Community and society

The Help to Buy equity loan scheme

The Help to Buy equity loan scheme is improving access to mortgage finance, but the scheme’s costs will be substantial.

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“The Help to Buy equity loan scheme is improving access to mortgage finance and for the most part is running smoothly. But the scheme’s costs, which come in large part from tying up £3.7 billion long-term in the housing market, will be substantial.If the Help to Buy equity loan scheme is to protect public value, the Department and the Agency need to quantify the scheme’s impact on construction and homebuyers, and manage as far as possible the risks to taxpayers’ money which is now exposed to the housing market.”

Amyas Morse, head of the National Audit Office, 6 March 2014


Help to Buy equity loans are making homes more affordable to buyers and improving access to mortgage finance, but the cost to the taxpayer, in present value terms, is uncertain at this stage and the DCLG cannot yet robustly quantify the economic benefits. The National Audit Office cannot say at this stage, therefore, whether the scheme will provide value for money.

The scheme was introduced in March 2013 as part of a package of measures to address some of the barriers to home ownership, such as the unaffordability of mortgage finance. Early demand for the scheme has been strong, with 12,875 buyers completing purchases through Help to Buy during its first nine months. The Department loaned £518 million to buyers for these purchases. So far, 89 per cent of Help to Buy equity loan sales have been to first-time buyers.

According to the NAO, the scheme appears to be helping buyers as intended, though the spending watchdog cannot say how many of those accessing the scheme would have bought a home anyway.

The scheme was successfully introduced in time to take advantage of the traditionally busier Easter and summer markets, using existing structures such as Help to Buy agents that were already in place. Because they introduced the scheme quickly, the Department and the Homes and Communities Agency had to address some issues after launch. Among these is the fact that some buyers – 205 at December 2013 – are purchasing homes with a deposit contribution of less than 5 per cent. The NAO recommends that the Department monitor the effectiveness of its actions to minimize the number of buyers accessing the scheme with a deposit of less than 5 per cent and take further action if required.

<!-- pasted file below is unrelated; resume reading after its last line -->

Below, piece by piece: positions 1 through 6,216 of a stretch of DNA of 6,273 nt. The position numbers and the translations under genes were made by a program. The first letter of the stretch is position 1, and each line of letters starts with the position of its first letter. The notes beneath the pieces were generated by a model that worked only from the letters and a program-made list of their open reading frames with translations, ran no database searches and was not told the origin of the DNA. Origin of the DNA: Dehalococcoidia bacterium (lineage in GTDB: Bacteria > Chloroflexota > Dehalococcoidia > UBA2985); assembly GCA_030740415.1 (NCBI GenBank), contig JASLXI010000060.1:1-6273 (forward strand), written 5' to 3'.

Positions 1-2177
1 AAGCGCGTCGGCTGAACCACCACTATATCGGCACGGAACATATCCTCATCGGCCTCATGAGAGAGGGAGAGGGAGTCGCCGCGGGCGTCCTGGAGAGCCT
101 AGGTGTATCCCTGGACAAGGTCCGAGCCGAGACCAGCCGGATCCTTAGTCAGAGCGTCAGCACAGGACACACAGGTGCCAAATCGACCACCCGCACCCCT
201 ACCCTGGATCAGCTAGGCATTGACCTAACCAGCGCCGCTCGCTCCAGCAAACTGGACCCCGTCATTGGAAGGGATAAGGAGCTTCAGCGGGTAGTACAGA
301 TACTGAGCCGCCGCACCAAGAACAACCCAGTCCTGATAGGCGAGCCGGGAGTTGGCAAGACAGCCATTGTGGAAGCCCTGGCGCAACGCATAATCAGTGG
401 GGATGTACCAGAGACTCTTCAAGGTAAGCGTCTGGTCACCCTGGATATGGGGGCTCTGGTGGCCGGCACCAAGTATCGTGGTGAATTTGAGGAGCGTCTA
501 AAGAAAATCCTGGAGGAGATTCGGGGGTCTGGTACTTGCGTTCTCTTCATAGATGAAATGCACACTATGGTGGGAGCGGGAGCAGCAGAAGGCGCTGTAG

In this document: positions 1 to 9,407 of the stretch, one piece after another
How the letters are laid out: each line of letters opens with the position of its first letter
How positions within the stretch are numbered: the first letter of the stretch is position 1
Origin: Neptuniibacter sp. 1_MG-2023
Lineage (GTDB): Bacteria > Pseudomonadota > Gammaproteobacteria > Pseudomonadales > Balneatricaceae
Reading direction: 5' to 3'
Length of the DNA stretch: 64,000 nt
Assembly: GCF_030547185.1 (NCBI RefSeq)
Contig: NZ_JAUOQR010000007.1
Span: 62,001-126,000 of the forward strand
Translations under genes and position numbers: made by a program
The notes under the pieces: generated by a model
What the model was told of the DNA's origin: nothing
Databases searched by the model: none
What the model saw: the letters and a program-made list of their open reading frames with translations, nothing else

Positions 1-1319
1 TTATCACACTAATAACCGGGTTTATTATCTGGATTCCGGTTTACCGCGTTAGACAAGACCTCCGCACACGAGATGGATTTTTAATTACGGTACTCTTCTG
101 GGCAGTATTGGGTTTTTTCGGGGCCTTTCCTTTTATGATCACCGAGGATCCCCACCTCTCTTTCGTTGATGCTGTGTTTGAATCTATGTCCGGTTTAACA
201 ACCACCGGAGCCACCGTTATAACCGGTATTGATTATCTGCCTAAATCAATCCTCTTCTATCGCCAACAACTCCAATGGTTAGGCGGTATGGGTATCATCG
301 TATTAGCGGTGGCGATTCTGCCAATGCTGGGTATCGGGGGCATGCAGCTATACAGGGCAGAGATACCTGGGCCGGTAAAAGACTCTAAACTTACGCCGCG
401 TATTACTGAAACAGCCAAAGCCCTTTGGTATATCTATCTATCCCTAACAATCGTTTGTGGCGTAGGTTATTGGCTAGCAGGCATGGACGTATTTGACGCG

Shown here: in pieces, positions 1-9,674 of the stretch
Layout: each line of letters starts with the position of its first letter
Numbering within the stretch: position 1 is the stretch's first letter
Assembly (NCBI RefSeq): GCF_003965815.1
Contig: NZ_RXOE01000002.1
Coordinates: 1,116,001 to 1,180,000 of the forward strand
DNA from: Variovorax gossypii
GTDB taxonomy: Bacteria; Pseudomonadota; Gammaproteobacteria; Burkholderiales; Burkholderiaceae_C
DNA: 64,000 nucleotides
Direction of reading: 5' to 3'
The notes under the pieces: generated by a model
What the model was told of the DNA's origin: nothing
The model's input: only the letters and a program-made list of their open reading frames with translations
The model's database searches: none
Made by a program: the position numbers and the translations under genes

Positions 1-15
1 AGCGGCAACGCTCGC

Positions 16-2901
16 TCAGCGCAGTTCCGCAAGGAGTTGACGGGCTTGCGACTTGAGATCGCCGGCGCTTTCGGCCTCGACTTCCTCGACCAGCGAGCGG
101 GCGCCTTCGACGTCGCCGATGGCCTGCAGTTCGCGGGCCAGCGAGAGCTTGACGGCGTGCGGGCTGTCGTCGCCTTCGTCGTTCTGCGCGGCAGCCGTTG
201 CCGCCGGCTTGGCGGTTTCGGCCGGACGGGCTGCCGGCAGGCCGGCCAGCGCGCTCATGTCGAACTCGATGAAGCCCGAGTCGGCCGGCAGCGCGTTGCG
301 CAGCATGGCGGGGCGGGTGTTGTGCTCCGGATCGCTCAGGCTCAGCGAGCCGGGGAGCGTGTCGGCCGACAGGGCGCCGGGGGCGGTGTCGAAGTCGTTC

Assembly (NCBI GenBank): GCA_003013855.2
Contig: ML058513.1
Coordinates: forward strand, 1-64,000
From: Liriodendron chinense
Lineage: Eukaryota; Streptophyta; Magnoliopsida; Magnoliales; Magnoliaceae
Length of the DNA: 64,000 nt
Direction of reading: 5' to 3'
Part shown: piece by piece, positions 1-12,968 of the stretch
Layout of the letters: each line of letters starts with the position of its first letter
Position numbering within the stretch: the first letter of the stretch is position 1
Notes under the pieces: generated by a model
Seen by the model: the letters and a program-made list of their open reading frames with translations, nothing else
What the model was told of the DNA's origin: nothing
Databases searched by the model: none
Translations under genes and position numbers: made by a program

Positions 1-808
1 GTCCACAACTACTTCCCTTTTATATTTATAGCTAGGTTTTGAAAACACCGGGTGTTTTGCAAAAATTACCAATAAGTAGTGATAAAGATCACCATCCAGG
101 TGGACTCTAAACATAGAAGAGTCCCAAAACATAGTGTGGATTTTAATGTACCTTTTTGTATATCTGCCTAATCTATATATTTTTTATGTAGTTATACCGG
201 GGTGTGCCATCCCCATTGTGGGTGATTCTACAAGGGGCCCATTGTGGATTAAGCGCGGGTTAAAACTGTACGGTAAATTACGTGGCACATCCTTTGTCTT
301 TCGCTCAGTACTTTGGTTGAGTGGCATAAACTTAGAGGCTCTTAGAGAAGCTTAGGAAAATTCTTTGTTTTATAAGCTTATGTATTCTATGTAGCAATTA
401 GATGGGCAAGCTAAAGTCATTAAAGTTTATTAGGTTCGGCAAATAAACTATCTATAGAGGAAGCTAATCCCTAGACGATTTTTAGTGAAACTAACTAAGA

The DCLG expects to recoup its investment in cash terms after around 15 years, and to go on to recoup £4.8 billion – more than it is investing in the scheme. This depends, however, on when buyers redeem their equity loans and the value of the Department’s stake at the time. During this time, cash flow is likely to vary between years and the impact of this in some years could be unaffordable for the Department. Both the Department and the Agency have used their previous experience to develop a credit risk model to monitor this situation.

The Department estimates that the scheme’s cost in today’s terms is £494 million. For the economic benefits to exceed the costs, the Department calculates that over a quarter of sales under the scheme would have to lead to a new home being built. Assessing whether this happens is therefore crucial to deciding whether the scheme is value for money.


Publication details:

ISBN: 9781904219064 [Buy a copy]

HC: 1099, 2013-2014